A Sufi saint who shunned nobility
Miyan Mir was one of the great Sufi saints of the Indian subcontinent. The saint lived during the late 15th and early 16th centuries. He is particularly known to the world for two things: his message of love and peace, and his strict dislike for rich people who sought the company of godmen, saints, and fakirs simply to obtain blessings for fulfilling worldly goals. Saint Mir was the founder of the Mian Khel branch of the Qadri Sufi order. He was also the teacher of Dara Shiko, the eldest son of Mughal Emperor Shah Jahan.
Life and times of Sufi saint Miyan Mir
The great Sufi Saint was born C 1550. The exact place of his birth is not clear. However, he spent a significant portion of his life in Lahore, now in the Pakistani province of Punjab. This means while he grew up and spent the first half of his life under the reign of the great Mughal emperor Akbar. Jahangir became the emperor in 1605, and Shah Jahan in 1628. Hazrat Miyan Mir, therefore, also lived during the reigns of these two emperors. Emperor Shah Jahan’s eldest son Dara Shiko was born in 1615. So, it’s not impossible that the prince had the opportunity of being his disciple during the last years of the Sufi saint.
Hazrat Mir’s aversion for the rich and the powerful seeking his blessings to achieve material success is exemplified through a popular anecdote. Just before launching a campaign to occupy Deccan after 1615, Emperor Jahangir wished Hazrat Mir’s blessing. Accordingly, he arrived at the abode of the Sufi saint in great imperial pomp. Hazrat Miyan’s disciples, however, stopped the emperor at the gate. This displeased the Mughal king, but he endured the humiliation.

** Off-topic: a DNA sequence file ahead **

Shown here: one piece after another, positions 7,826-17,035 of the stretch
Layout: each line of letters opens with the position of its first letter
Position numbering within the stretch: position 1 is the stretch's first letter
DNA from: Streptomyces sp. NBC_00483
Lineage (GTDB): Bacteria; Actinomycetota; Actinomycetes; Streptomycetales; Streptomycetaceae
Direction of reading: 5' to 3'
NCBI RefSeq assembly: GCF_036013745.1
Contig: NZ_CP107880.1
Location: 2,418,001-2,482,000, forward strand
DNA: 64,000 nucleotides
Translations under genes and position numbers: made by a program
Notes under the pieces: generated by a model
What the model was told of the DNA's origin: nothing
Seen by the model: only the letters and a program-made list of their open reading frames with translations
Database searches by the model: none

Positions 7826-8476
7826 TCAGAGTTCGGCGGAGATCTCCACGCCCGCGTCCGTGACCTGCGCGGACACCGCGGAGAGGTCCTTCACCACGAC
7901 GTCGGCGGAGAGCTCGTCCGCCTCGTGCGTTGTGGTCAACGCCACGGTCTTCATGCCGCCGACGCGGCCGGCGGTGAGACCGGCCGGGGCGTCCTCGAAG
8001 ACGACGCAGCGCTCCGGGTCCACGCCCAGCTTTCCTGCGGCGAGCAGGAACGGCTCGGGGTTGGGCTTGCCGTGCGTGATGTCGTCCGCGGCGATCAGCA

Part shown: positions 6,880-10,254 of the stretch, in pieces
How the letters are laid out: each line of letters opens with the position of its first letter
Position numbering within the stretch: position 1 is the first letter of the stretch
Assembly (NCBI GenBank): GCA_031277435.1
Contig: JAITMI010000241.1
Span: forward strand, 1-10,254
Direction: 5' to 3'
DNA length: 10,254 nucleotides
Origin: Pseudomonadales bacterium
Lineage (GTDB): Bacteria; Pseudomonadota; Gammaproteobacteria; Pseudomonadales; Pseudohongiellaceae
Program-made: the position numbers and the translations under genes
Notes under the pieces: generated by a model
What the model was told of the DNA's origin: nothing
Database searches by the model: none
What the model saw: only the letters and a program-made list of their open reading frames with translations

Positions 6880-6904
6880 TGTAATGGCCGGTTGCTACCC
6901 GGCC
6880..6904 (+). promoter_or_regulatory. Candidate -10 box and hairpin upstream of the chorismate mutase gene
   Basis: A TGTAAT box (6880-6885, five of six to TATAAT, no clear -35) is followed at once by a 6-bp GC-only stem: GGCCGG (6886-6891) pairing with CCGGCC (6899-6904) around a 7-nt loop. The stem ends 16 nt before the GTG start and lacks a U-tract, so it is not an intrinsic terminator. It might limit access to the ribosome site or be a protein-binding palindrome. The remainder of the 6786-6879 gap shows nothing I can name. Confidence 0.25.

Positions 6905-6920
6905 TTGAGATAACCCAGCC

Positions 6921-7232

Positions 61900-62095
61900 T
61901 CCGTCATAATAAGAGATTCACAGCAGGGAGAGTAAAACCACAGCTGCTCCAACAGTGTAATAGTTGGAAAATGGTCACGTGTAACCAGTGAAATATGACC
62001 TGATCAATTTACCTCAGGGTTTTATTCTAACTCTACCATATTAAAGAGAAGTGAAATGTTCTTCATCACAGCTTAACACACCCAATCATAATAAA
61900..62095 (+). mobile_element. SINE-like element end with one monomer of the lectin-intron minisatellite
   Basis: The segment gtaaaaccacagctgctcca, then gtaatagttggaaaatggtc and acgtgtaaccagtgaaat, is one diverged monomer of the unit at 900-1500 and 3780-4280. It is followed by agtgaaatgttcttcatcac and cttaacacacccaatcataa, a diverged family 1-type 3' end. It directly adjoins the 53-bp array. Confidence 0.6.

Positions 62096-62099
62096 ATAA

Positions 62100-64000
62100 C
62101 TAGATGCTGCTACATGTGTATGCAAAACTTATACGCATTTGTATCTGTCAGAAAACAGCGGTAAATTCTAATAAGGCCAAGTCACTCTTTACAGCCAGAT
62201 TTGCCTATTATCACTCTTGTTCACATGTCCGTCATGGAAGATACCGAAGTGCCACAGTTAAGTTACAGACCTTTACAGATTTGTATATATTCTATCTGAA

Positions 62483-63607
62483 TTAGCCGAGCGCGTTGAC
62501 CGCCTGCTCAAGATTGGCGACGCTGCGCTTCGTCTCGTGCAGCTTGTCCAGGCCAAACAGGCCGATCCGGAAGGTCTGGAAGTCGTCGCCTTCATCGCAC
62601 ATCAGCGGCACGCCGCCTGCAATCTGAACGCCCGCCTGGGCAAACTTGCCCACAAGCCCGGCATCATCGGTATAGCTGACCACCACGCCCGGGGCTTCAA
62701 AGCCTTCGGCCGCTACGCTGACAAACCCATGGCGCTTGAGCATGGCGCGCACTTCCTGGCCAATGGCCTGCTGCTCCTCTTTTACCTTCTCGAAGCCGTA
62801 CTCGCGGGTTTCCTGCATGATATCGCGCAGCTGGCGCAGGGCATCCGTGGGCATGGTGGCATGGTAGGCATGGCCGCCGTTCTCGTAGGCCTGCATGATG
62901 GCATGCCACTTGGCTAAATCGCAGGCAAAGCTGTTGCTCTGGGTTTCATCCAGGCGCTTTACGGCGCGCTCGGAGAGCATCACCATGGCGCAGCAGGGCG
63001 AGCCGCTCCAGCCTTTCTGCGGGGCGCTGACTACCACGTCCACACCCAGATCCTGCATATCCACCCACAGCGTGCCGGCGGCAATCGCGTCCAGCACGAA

Finally, when the emperor met the Sufi saint, he raised the issue of a fakir having sentries at his residence. Hazrat Miyan promptly replied that this was only to stop selfish worldly souls. In the meantime, a mendicant arrived at the saint’s door and offered him a token gift of one rupee. Hazrat Miyan advised the poor man to gift the rupee to the emperor instead. He told the man in front of Jahangir that here was a man who had so much wealth, yet wished to obtain more by conquering more territories. Hence, said the Sufi saint, the emperor must be a very poor man at heart whose hunger for wealth was insatiable. At last, the emperor understood Hazrat Mir’s message and apologized to him.
Harmandir Sahib foundation controversy
It is very likely that the Sikh Guru Arjan Singh met Hazrat Mir during the former’s stay in Lahore. However, the popular story that at Guru Arjan’s request Hazrat Mir laid the foundation stone of the Harmandir Sahib, or the famous Golden Temple, in Amritsar, in the Indian Punjab province, doesn’t stand historical scrutiny. This anecdote became popular through later Sikh and Persian literature. It was also picked up by some British historians. However, modern research has shown this is untrue.
Death and legacy
The great Sufi saint passed away on August 22, 1635. Prince Dara Shiko himself read the funeral oration. Hazrat Mir was buried in the southeastern fringes of Lahore. His Mazar is located there, and thousands of devotees visit the shrine to offer prayers even today. Mullah Shah Badakshi became the spiritual successor of the great Sufi saint.
(Written by Author and Translator Nilanjan Hajra)